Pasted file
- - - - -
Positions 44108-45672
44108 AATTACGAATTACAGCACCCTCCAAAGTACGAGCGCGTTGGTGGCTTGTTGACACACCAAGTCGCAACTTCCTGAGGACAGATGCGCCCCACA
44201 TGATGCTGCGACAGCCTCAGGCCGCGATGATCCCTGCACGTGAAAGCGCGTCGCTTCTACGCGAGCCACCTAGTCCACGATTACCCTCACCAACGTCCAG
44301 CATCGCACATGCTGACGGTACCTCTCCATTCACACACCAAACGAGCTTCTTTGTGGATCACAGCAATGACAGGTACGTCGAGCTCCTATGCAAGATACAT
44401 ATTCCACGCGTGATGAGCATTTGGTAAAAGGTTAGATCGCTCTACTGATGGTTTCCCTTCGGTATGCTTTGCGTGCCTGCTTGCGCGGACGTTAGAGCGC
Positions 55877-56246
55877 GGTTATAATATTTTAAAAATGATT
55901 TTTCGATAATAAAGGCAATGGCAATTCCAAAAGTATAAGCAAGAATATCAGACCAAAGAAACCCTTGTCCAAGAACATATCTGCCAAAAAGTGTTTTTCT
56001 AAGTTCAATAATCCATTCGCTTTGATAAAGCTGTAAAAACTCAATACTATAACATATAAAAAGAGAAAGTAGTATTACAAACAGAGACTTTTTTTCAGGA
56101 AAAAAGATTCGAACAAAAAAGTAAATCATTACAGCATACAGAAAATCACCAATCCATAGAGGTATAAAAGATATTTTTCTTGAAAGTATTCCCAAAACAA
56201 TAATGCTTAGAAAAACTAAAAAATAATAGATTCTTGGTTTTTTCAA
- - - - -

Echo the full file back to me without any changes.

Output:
Positions 44108-45672
44108 AATTACGAATTACAGCACCCTCCAAAGTACGAGCGCGTTGGTGGCTTGTTGACACACCAAGTCGCAACTTCCTGAGGACAGATGCGCCCCACA
44201 TGATGCTGCGACAGCCTCAGGCCGCGATGATCCCTGCACGTGAAAGCGCGTCGCTTCTACGCGAGCCACCTAGTCCACGATTACCCTCACCAACGTCCAG
44301 CATCGCACATGCTGACGGTACCTCTCCATTCACACACCAAACGAGCTTCTTTGTGGATCACAGCAATGACAGGTACGTCGAGCTCCTATGCAAGATACAT
44401 ATTCCACGCGTGATGAGCATTTGGTAAAAGGTTAGATCGCTCTACTGATGGTTTCCCTTCGGTATGCTTTGCGTGCCTGCTTGCGCGGACGTTAGAGCGC
Positions 55877-56246
55877 GGTTATAATATTTTAAAAATGATT
55901 TTTCGATAATAAAGGCAATGGCAATTCCAAAAGTATAAGCAAGAATATCAGACCAAAGAAACCCTTGTCCAAGAACATATCTGCCAAAAAGTGTTTTTCT
56001 AAGTTCAATAATCCATTCGCTTTGATAAAGCTGTAAAAACTCAATACTATAACATATAAAAAGAGAAAGTAGTATTACAAACAGAGACTTTTTTTCAGGA
56101 AAAAAGATTCGAACAAAAAAGTAAATCATTACAGCATACAGAAAATCACCAATCCATAGAGGTATAAAAGATATTTTTCTTGAAAGTATTCCCAAAACAA
56201 TAATGCTTAGAAAAACTAAAAAATAATAGATTCTTGGTTTTTTCAA